Cystitis is an inflammation of the bladder. Inflammation is where part of your body becomes irritated, red, or swollen.
In most cases, the cause of cystitis is a urinary tract infection (UTI). A UTI happens when bacteria enter the bladder or urethra and begin to multiply.
This could also happen with naturally occurring bacteria in your body that become imbalanced. These bacteria lead to an infection and cause inflammation.
Cystitis does not always come from an infection. For example, certain medicines and hygiene products can also cause inflammation. Treatment for cystitis depends on its underlying cause. Most cases of cystitis are acute, or occur suddenly. Interstitial cystitis cases are chronic, or long term.
Cystitis signs and symptoms often include:
- A strong, persistent urge to urinate
- A burning sensation when urinating
- Passing frequent, small amounts of urine
- Blood in the urine (hematuria)
- Passing cloudy or strong-smelling urine
- Pelvic discomfort
- A feeling of pressure in the lower abdomen
- Low-grade fever
In young children, new episodes of accidental daytime wetting also may be a sign of a urinary tract infection (UTI). Nighttime bed-wetting on its own isn’t likely to be associated with a UTI.
The type of cystitis depends on its cause. Possible causes of cystitis include:
- urinary tract infection (UTI)
- taking certain drugs
- exposure to radiation
- ongoing use of a catheter
- irritating hygiene products
Cystitis is a bladder infection. Symptoms may include frequent, painful weeing, lower tummy pain, smelly urine and fever. Simple steps to help prevent cystitis include passing water after sex and monitoring blood sugar. Recurrent bouts need a medical review.
Treatment options include the following:
A three- to five-day course of trimethoprim or nitrofurantoin is a common treatment for most women. Symptoms usually improve within a day or so after starting treatment. Sometimes your doctor may offer you a delayed prescription for antibiotics. You then need only pick up the prescription if your symptoms worsen, or do not improve, over the following few days.
Not taking any treatment may be an option if symptoms are very mild (and if you are not pregnant or if you have no other illnesses). Your immune system can often clear the infection. Without antibiotics, cystitis (particularly mild cases) may go away on its own in a few days. However, symptoms can sometimes last for a week or so if you do not take antibiotics.
Paracetamol or ibuprofen
These ease pain or discomfort and can also lower a high temperature (fever).
Have lots to drink is traditional advice to ‘flush out the bladder’. However, there is no proof that this is helpful. Some doctors feel that it does not help and drinking lots may just cause more (painful) toilet trips. Therefore, it is difficult to give confident advice on whether to drink lots, or just to drink normally.
If your symptoms worsen or you develop a high fever you should see your doctor. You should also see your doctor if your symptoms do not improve by the end of taking the course of antibiotics or if they come back within two weeks of the course finishing.
Your diet plays an important role in curing cystitis. Bladder infections are often caused by E.coli bacteria. Drinking plenty of fluids throughout the day helps your body flush out bacteria and fight the infection.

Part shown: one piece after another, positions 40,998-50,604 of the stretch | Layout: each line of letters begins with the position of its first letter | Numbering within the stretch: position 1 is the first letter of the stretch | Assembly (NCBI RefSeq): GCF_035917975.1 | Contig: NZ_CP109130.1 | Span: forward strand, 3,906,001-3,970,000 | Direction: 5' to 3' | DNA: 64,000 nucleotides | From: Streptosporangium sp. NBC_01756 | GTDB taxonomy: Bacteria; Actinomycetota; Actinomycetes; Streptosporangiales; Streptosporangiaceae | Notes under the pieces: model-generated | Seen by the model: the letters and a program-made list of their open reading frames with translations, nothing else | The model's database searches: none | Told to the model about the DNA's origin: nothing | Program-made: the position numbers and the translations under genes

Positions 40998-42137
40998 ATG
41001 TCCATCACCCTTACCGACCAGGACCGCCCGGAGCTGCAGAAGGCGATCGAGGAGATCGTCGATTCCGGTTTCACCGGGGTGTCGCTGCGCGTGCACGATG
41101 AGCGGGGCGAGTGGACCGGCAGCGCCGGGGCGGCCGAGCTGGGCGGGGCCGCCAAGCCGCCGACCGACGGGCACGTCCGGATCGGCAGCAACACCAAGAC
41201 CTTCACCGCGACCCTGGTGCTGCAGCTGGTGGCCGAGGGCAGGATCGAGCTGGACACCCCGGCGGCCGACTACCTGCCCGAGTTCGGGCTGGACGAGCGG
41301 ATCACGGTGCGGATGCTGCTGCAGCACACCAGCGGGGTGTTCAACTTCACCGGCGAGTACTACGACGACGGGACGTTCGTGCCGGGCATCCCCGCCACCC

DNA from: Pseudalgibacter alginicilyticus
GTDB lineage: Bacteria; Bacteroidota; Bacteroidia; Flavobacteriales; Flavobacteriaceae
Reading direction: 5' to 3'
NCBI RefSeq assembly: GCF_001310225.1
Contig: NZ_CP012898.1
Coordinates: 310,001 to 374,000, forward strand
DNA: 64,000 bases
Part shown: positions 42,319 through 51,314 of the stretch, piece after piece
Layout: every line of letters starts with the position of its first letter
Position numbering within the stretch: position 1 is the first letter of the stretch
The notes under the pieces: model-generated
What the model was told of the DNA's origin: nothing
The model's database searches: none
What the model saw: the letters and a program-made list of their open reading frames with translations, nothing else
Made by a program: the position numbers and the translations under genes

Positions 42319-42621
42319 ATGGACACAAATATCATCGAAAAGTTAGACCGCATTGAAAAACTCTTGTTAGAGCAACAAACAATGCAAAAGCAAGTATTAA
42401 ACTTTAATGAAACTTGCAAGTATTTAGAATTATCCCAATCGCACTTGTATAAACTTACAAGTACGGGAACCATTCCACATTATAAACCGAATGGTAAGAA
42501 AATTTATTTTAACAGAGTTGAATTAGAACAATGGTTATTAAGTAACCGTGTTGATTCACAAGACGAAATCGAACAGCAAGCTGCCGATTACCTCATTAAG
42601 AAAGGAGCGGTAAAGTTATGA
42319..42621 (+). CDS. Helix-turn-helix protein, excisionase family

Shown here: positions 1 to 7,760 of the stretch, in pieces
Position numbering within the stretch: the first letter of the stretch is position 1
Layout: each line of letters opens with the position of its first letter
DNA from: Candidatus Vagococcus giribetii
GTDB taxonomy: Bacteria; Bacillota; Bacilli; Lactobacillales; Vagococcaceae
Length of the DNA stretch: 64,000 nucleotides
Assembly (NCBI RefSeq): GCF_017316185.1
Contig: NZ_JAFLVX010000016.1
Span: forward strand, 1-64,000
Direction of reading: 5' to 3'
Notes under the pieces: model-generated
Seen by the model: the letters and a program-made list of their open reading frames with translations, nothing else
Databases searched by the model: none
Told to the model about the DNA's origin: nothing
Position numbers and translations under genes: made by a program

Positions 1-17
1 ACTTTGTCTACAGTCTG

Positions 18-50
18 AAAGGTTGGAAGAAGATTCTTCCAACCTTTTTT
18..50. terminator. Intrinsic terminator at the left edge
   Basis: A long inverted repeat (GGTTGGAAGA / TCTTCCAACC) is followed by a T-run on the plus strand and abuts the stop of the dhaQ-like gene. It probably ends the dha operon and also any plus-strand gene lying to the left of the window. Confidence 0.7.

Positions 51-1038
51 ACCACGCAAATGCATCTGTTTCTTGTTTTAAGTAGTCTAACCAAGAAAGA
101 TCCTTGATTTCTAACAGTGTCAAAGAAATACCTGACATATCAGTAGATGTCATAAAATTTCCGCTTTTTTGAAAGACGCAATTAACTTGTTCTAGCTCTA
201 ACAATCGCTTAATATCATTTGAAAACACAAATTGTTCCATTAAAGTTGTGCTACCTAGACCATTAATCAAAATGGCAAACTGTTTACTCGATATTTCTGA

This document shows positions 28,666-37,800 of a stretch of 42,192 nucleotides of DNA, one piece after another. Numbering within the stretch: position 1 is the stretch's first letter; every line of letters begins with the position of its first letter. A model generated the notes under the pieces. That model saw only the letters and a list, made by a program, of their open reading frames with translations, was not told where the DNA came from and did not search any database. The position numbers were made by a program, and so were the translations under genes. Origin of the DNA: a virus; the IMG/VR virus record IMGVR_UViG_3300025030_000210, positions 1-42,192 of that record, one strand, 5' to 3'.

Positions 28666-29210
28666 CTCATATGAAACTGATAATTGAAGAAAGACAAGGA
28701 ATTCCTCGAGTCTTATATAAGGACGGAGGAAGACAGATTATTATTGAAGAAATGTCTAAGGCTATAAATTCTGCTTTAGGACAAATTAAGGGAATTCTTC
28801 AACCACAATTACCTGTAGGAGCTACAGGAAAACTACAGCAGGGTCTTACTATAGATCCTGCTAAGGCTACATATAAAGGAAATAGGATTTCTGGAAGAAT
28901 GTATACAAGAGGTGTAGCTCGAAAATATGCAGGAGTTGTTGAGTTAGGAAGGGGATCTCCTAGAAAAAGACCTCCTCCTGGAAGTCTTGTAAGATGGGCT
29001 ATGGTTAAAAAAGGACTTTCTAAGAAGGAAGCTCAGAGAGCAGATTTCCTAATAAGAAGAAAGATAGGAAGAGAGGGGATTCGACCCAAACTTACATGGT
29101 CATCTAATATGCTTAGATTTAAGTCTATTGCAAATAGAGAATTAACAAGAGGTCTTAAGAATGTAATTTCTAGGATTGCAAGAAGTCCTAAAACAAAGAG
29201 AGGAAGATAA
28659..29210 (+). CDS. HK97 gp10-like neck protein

- Drink 2-3 litres of fluids (water will do just fine) each day
- Go to the bathroom as often as you need to – don’t hold it in
- Avoid drinking alcohol, coffee or citrus juices (orange, lemon, lime, grapefruit), as they can irritate the bladder
- Avoid drinking sugary drinks
- Drink cranberry juice to prevent future infections (this will not heal current infections but may prevent future bouts). However, do not drink cranberry juice if you are taking a blood-thinning medication such as warfarin
- Get more Vitamin C (for example from leafy green vegetables and tomatoes)
You should keep on drinking lots of fluids for 2-3 days after the symptoms have gone. Natural therapy can also be used to prevent cystitis, the general idea being that you should maintain a healthy immune system. Your GP can advise you on the best options and diet for preventing bladder infection (e.g. antimicrobial herbs such as garlic and parsley).
Make sure you urinate as frequently necessary to prevent your urine from resting in your bladder for a long period of time (as this allows bacteria to multiply). Drink plenty of fluids to ensure that any bacteria in your bladder get flushed out. Try to empty your bladder completely every time you urinate. When going to the toilet, make sure you wipe front to back (and not back to front) to avoid transferring germs to the opening of the urethra.
In order to relieve pain from cystitis, you can use a heat pad or a warm bottle on your tummy. Alternatively, you can sit in a bath or a shallow bucket filled with warm water to ease the pain. Do not add anything else to the bath, unless your doctor suggested it.
Putting low heat across your abdominal region or back may soothe the dull ache that sometimes occurs during bladder infections. This can be especially helpful if medications aren’t enough to ease your discomfort.
Bacteria thrive in warm and moist environments. Tight jeans and other snugly fitting clothes can trap moisture in your most delicate areas, making them a breeding ground for bacteria. Wearing loose, casual clothing that allows your skin to breathe can keep the bacteria in your urinary tract at bay.
Take a sitz bath
Soak in a bathtub of warm water (sitz bath) for 15 to 20 minutes to help relieve pain or discomfort.